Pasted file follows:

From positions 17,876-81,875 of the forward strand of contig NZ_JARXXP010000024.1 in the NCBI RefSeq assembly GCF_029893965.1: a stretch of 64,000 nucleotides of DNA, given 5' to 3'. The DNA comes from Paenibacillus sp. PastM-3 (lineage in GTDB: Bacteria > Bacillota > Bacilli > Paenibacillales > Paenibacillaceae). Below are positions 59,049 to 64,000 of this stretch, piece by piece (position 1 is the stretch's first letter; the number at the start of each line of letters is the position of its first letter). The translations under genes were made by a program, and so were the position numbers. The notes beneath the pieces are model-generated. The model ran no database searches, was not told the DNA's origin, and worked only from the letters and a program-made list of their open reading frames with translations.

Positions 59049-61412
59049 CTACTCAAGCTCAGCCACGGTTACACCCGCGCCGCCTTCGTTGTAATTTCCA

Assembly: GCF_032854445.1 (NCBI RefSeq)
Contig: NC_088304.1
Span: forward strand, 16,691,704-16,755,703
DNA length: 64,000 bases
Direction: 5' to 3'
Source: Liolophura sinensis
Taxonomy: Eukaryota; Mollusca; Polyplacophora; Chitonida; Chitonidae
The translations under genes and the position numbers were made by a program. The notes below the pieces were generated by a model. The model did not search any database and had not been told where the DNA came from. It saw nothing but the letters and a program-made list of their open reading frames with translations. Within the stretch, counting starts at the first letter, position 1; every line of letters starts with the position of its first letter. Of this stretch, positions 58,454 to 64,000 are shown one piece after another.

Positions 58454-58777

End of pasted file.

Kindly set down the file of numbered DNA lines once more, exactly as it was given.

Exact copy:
From positions 17,876-81,875 of the forward strand of contig NZ_JARXXP010000024.1 in the NCBI RefSeq assembly GCF_029893965.1: a stretch of 64,000 nucleotides of DNA, given 5' to 3'. The DNA comes from Paenibacillus sp. PastM-3 (lineage in GTDB: Bacteria > Bacillota > Bacilli > Paenibacillales > Paenibacillaceae). Below are positions 59,049 to 64,000 of this stretch, piece by piece (position 1 is the stretch's first letter; the number at the start of each line of letters is the position of its first letter). The translations under genes were made by a program, and so were the position numbers. The notes beneath the pieces are model-generated. The model ran no database searches, was not told the DNA's origin, and worked only from the letters and a program-made list of their open reading frames with translations.

Positions 59049-61412
59049 CTACTCAAGCTCAGCCACGGTTACACCCGCGCCGCCTTCGTTGTAATTTCCA

Assembly: GCF_032854445.1 (NCBI RefSeq)
Contig: NC_088304.1
Span: forward strand, 16,691,704-16,755,703
DNA length: 64,000 bases
Direction: 5' to 3'
Source: Liolophura sinensis
Taxonomy: Eukaryota; Mollusca; Polyplacophora; Chitonida; Chitonidae
The translations under genes and the position numbers were made by a program. The notes below the pieces were generated by a model. The model did not search any database and had not been told where the DNA came from. It saw nothing but the letters and a program-made list of their open reading frames with translations. Within the stretch, counting starts at the first letter, position 1; every line of letters starts with the position of its first letter. Of this stretch, positions 58,454 to 64,000 are shown one piece after another.

Positions 58454-58777